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A new report shows efforts to make horse racing safer still have yet to make strides

horse racing
Julio Cortez/AP
FILE - John Velazquez atop Medina Spirit competes during the 146th Preakness Stakes horse race at Pimlico Race Course, Saturday, May 15, 2021, in Baltimore. A necropsy on 2021 Kentucky Derby winner Medina Spirit showed no definitive cause of death. The California Horse Racing Board on Friday, Feb. 11, 2022, released the results of the examination done after the colt collapsed and died after a workout on Dec. 6 at Santa Anita. (AP Photo/Julio Cortez, File)

The push to reduce horseracing deaths still have a long run ahead of them, but there are some positive trends. That's according to the latest numbers on thoroughbred fatalities tracked by the Jockey Club's Equine Injury Database.

While the Jockey Club's report shows a slight decrease nationally in the overall rate of fatal injuries — 1.39 per 1,000 starts in 2021 as compared to 1.41 in 2020 — the number of thoroughbreds who suffered fatal injuries while racing went up by 33.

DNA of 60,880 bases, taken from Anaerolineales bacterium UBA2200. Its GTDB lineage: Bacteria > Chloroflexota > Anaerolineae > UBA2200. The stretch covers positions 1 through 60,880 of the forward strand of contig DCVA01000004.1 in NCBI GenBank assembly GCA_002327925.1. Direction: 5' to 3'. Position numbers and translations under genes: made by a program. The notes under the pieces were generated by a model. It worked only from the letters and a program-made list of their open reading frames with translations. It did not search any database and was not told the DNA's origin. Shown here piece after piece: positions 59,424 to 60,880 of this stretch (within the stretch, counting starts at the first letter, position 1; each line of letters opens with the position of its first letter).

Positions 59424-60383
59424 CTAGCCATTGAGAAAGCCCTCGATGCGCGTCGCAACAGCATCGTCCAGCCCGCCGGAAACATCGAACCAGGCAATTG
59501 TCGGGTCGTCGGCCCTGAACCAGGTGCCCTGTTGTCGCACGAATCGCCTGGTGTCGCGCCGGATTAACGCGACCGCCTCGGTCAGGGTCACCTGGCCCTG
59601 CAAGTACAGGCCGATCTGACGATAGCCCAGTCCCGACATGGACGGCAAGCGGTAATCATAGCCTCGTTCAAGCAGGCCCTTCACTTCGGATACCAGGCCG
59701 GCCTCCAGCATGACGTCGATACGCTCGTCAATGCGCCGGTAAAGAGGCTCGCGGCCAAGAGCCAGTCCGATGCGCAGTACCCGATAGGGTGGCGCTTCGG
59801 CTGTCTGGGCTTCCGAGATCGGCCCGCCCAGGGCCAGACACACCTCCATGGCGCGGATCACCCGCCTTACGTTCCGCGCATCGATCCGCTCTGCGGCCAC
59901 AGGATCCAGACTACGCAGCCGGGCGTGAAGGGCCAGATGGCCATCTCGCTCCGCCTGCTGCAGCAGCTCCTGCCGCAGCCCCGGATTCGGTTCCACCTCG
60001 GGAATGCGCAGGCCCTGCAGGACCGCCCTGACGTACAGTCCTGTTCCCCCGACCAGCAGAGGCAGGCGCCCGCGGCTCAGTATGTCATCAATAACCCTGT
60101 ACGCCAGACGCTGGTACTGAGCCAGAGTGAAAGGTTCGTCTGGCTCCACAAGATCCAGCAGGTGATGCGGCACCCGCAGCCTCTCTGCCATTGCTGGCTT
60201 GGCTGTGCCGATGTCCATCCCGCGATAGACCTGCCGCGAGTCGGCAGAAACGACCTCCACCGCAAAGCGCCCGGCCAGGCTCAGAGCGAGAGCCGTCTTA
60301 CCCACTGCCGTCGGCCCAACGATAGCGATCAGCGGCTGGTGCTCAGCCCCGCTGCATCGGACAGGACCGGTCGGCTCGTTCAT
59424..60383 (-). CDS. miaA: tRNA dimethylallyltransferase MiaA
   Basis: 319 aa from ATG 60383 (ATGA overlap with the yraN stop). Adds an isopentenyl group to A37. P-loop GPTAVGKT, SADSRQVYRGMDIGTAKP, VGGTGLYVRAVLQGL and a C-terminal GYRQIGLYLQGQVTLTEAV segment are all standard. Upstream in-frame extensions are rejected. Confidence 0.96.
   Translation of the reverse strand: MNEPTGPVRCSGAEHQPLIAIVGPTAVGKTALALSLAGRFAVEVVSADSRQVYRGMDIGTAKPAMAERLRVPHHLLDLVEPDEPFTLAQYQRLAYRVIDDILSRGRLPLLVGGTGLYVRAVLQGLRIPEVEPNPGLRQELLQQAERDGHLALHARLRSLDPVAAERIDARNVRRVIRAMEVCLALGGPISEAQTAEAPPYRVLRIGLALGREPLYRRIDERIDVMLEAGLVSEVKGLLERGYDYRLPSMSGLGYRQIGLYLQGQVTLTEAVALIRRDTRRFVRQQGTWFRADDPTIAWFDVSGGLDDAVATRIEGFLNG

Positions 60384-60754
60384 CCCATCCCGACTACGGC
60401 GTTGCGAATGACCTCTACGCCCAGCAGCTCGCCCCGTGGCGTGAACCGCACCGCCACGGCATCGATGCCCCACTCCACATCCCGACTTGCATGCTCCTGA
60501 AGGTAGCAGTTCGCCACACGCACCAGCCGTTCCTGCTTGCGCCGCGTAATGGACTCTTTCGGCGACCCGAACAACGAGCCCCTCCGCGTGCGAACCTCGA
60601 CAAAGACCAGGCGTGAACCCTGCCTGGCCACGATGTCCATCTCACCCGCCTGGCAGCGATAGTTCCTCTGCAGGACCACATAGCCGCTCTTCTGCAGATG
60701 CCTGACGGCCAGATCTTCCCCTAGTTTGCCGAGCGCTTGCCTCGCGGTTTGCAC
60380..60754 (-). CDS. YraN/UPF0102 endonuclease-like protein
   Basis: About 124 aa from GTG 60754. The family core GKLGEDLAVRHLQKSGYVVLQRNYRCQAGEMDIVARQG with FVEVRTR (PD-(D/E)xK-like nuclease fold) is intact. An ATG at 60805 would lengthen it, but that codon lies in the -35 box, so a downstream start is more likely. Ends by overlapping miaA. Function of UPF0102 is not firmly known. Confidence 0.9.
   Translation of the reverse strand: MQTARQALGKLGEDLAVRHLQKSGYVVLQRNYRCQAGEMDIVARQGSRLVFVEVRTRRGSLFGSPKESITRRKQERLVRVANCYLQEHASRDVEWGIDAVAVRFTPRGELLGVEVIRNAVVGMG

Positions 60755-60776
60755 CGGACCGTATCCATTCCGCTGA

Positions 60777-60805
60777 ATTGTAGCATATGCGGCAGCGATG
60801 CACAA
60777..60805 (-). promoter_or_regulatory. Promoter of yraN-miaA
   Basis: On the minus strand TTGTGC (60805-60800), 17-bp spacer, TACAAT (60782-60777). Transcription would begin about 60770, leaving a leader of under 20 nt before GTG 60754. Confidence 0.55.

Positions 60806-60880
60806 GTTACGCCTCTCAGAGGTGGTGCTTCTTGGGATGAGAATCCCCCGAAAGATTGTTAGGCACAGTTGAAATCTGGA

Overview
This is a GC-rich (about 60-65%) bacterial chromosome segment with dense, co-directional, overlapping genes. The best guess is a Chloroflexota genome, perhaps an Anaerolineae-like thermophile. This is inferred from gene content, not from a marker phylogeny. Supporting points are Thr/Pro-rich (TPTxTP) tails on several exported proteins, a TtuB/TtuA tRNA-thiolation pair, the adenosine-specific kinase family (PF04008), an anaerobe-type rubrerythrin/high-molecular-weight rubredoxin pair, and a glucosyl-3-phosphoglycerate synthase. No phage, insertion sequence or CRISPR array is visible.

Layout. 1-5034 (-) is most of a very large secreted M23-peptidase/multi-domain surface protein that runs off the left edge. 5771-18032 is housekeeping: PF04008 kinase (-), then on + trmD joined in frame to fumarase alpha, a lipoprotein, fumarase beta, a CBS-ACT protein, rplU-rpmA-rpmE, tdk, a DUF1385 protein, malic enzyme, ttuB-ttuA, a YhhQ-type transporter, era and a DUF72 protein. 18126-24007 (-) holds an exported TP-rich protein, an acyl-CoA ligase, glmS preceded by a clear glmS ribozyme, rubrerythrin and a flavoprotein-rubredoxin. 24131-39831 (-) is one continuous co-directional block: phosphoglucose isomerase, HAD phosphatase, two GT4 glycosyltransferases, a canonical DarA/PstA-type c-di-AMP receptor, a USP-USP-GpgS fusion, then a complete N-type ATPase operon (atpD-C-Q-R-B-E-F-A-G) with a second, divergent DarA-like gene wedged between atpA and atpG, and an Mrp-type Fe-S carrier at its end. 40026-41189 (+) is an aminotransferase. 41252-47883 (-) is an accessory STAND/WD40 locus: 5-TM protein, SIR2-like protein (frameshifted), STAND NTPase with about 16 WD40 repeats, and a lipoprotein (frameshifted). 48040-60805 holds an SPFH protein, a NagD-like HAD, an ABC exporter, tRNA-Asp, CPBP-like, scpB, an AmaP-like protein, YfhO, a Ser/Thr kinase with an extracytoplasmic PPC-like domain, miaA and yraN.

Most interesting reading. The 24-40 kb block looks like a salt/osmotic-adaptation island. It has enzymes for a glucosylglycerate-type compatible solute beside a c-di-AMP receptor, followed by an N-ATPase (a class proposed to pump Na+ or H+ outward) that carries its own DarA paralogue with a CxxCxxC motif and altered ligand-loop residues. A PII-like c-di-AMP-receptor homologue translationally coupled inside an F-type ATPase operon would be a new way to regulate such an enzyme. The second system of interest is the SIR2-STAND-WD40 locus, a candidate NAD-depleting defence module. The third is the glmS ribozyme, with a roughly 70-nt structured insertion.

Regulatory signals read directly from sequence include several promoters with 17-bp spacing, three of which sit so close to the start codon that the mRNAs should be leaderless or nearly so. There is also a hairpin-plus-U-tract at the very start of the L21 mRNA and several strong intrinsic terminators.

That raised the total number of reported thoroughbred racing deaths to 366, at a time when there's greater scrutiny on safety.

Kristin Werner, senior counsel and administrator of the equine injury database, said the overall rate of fatalities per starts is still a good sign, but more areas "require closer study." She says the recording of more data through systems tracking treatment records and surfaces will give regulators, racetracks, and researchers a "better understanding of horse health and racetrack safety."

The horseracing industry has faced renewed pressure to reform after the deaths of nearly two-dozen horses at California's Santa Anita Park in 2019 put a spotlight on the issue.

The Horseracing Safety and Integrity Act, meant to standardize medication and safety rules nationwide, was passed in 2020.

Josh James fell in love with college radio at Western Kentucky University's student station, New Rock 92 (now Revolution 91.7). After working as a DJ and program director, he knew he wanted to come home to Lexington and try his hand in public radio.